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Sunday, 19 June 2011

Self Reflection - to honour my Dad on Fathers day!

 ~ Self Reflection ~ 
            “It takes a village to raise a child” is a proverb that was derived from the Eastern Nigerian Igbo tribe. In Nigerian culture it is strongly believed that each and every person in the community has a role in the growth and development of the child. The expression has been utilized in many cultures as a phrase to emphasize the importance each and every person, who touches the lives of children, has on who that child will be as they reach adulthood.
            I have taken on that phrase as a huge part of my belief and conviction, while interacting with children. Foremost in that conviction is my strong effort in being a positive role model – who is respectful and honest in my approach. Moral integrity is also a strong factor in the manner which I interact with the youth in my community, as I know what I do has some influence.
            One of the strongest role models I have had in my life was my father, who was a very intelligent, respectful, accommodating and supportive mentor to all who touched his life. He was always the Dad who came out to play ball, help build the forts and include the neighbour’s children in our family plans, because their Dad was sick and dying of cancer. He knew they needed some support and guidance – most of all positive attention. Many felt comfortable to come to him with their questions, problems and concerns, to which he gladly gave input. What he showed me was that everyone matters, everyone is to be respected and even the smallest voices have relevance. When someone’s child needed a job in order to get experience and a step up in the work force – he was there to offer a job. He never said, “You can’t do that.” He would show you how to go forward as you attempted that which you wished to achieve. Offering input by means of mentorship – teaching – guiding was what has made my father a man of great importance, not only in my life but in the life of others who have been influenced by who he was.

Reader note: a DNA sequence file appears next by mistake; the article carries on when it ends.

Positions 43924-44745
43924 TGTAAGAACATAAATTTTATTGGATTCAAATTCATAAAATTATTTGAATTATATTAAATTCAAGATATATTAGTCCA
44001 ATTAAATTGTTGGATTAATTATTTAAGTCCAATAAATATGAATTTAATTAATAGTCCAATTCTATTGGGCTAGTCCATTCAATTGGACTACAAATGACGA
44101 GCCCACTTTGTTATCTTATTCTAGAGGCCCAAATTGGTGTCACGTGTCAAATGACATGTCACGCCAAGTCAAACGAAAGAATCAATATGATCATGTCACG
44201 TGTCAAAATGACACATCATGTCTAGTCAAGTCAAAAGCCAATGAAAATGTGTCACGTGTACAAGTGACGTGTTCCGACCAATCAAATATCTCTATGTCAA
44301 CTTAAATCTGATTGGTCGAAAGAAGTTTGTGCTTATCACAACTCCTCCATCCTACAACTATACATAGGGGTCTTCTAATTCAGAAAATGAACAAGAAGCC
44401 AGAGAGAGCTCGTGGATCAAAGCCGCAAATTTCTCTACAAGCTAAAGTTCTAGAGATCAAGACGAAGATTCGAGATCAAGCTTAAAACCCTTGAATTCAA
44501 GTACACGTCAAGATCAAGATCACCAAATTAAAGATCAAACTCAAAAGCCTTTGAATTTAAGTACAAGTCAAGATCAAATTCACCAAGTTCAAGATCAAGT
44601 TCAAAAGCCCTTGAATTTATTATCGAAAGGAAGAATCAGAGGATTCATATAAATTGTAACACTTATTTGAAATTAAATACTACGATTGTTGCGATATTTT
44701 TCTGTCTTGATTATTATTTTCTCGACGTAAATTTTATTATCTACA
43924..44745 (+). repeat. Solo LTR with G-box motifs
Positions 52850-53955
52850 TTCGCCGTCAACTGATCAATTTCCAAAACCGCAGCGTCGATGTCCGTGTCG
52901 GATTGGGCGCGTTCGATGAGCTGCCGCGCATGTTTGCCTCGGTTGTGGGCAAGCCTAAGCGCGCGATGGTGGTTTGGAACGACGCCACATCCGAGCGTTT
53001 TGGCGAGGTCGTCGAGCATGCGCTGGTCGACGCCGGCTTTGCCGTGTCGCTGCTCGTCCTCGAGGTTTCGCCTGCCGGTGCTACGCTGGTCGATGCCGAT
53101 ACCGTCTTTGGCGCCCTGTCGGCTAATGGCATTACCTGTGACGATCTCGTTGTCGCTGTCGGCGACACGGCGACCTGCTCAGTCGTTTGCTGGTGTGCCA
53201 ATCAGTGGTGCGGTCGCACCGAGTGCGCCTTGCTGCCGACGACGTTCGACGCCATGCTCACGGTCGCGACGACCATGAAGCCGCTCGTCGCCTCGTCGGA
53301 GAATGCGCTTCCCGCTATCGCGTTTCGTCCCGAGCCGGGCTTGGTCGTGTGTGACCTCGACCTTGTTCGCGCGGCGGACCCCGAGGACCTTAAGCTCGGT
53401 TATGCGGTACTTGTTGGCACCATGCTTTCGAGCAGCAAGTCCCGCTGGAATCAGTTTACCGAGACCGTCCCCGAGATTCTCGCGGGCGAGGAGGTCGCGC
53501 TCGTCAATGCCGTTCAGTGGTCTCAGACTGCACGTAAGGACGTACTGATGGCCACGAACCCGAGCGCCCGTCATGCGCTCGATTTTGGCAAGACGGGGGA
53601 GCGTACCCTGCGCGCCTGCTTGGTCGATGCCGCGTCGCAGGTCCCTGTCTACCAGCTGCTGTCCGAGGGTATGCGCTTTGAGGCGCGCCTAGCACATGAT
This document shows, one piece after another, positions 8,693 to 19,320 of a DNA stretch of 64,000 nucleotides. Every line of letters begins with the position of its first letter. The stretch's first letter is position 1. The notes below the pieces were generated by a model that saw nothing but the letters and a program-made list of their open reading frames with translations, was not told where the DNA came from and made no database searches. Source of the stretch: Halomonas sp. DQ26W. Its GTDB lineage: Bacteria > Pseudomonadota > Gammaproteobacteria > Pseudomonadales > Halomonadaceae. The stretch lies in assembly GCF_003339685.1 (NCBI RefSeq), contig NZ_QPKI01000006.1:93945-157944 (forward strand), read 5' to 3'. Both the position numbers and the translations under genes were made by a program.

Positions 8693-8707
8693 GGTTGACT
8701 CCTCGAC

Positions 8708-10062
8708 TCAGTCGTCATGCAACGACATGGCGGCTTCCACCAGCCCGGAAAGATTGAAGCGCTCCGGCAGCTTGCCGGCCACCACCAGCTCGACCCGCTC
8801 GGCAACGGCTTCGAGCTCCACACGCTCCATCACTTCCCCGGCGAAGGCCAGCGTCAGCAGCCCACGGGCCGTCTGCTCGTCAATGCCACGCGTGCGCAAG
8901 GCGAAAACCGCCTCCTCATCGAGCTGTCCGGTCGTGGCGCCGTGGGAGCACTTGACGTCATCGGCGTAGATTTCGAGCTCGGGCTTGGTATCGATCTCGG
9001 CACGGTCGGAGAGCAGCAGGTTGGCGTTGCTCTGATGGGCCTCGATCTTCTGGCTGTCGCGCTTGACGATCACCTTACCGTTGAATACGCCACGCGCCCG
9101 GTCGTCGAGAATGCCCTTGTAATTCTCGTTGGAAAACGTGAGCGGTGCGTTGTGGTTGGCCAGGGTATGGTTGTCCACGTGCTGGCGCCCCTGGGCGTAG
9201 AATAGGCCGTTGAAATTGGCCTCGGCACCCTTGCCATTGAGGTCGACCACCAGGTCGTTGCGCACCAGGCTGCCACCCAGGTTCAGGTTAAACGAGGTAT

As I have gone through my life I have seen that the honesty and openness of the child is always refreshing and leads way to myself giving input. This may be of benefit to not only them, but to me as someone who loves to share knowledge and guidance. In other words children are often easier to get a long with than adults and the positive feedback a child offers makes any effort to give, much more rewarding.
            The many years I have volunteered and worked in the community, with families and their children have given me much satisfaction. One of the first families that offered me their gratification, by simple means of a thank you note and a small broach, encouraged me to stay steadfast on my path to remain an instructor to children in some capacity. What I had done for their daughter was important and well received.
            In closing – one of the greatest influences for me to remain in the child care field and to continue my education by obtaining my ECE – are the children who are now adults, who approach me in public and say. “Hi Miss Leeanne remember me”? Then they go on to remind me of something they participated in with me, which still impacts their life today. How neat is that!
            Last but not least – my own children are good examples of my efforts to cultivate positive community members. I am proud of who they are and how I have succeeded in giving them the tools to participate in society.
Leeanne A

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